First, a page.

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I've collected several ADC stories that show (or at least suggest) a broader acceptence. I have stroies about a Budhist, Attempted Murderer, Jehovah Witness that all communicated from the other side of this life. If there is anyone out there who would like to talk about this more I'd love to hear from you. Thank you for your time here.
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I've read experiences from mormons, gays, people who attempted suicide, soldiers, muslims, Jews, Christians of varying plumage, liberals, orthodox believers, athiests, Buddhists, you name it!
Turning it around and looking at distressing NDEs appears to be equally nondiscriminate. There is not any particular group who seems to be exempted from these or any particular group particularly prone. But here, we have much less data to go on, possibly due to the stigma and feelings of inadequacy etc that may result from a negative NDE.
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The first instance that comes to mind of an ADC involving a gay man has to do with the British IWW poet Wilfred Owen.
I happened to write my university degree thesis on Wilfred's life and poetry. Wilfred Owen made a tremendous difference with his work, because he was among the first poets in his country to change war poetry from something designed to highlight the heroic side of war, to exposing what he called "man's inhumanity to man". At the time of writing my thesis, I read everything I possibly could on the subject, especially Wilfred’s private letters to his mother and to his dear friend Siegfried Sassoon (also a war poet).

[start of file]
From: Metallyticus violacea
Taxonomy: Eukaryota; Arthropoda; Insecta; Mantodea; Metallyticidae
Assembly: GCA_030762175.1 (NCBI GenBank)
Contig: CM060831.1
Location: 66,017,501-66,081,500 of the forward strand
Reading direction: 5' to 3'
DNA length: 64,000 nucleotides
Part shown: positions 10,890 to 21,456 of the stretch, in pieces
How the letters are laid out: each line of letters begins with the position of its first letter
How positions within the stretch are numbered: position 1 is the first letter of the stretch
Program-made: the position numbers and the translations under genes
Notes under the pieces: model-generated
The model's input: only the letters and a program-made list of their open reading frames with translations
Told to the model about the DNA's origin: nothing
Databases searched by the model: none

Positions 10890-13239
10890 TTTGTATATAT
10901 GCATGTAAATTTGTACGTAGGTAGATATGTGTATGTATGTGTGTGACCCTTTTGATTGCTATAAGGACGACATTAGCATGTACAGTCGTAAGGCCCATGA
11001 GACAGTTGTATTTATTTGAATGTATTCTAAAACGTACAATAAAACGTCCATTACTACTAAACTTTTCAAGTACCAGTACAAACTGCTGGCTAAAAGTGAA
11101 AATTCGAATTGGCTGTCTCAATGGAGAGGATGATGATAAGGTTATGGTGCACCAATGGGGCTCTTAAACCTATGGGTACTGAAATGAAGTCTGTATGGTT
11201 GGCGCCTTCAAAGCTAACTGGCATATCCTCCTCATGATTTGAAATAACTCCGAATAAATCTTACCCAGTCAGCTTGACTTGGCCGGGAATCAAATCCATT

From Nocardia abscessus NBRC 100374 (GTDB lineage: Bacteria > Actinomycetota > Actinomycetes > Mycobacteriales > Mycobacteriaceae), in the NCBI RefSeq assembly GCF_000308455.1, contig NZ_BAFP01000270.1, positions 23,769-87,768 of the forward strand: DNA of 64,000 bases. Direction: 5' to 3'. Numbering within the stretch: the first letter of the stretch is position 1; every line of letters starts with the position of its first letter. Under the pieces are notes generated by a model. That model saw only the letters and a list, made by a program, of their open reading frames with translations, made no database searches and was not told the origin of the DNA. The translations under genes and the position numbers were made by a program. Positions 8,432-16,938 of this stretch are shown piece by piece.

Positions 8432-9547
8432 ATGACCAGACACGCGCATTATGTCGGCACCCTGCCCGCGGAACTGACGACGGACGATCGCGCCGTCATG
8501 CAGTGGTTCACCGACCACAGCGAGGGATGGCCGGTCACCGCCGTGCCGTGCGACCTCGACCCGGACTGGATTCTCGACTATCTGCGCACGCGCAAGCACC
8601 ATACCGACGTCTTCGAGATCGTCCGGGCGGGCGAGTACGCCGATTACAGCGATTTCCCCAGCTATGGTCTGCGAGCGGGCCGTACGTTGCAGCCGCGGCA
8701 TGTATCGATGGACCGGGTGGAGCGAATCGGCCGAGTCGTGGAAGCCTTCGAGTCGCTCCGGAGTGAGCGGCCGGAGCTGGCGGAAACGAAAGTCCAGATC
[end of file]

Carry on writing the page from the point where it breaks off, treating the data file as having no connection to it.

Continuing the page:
My understanding was that Wilfred was genuinely gay, and not simply going through a situation which temporarily took place among men sharing the war horrors in the trenches on the Western Front. Sadly, Wilfred died only a week before the armistice, on 4 November, 1918, at the age of 25. His family tried to protect his memory from the notion that he might have been gay and possibly questioning the fact that life continues after death (you can find further information about this here: http://www.poetryfoundation.org/poems-a ... lfred-owen), but I have always felt that the incident of his apparition seven days after his death to his brother Harold, who at the time was serving with the Royal Navy off the coast of Victoria (Cameroon), was not part of this fictionalizing strategy, but absolutely genuine. Harold reported this incident in his three-volume biography Journey from Obscurity (Oxford U.P, 1963), but you can read an extract here:
https://paulroland.wordpress.com/2013/1 ... e-meeting/
Even though he might have naturally been questioning whether death is the end, I have always been touched by the words Wilfred wrote in a letter home dated February 4, 1917:
The link I have provided for this ADC, also includes one of Wilfred Owen’s best known poems, Strange Meeting, in which a German and a British soldier meet in the Afterlife.Christ is literally in no man’s land. There men often hear his voice. Greater love hath no man than this, that a man lay down his life—for a friend. Is it spoken in English only and in French? I do not believe so.
About Wilfred Owen’s homosexuality, you may find the following article of interest: http://www.independent.co.uk/arts-enter ... 97676.html
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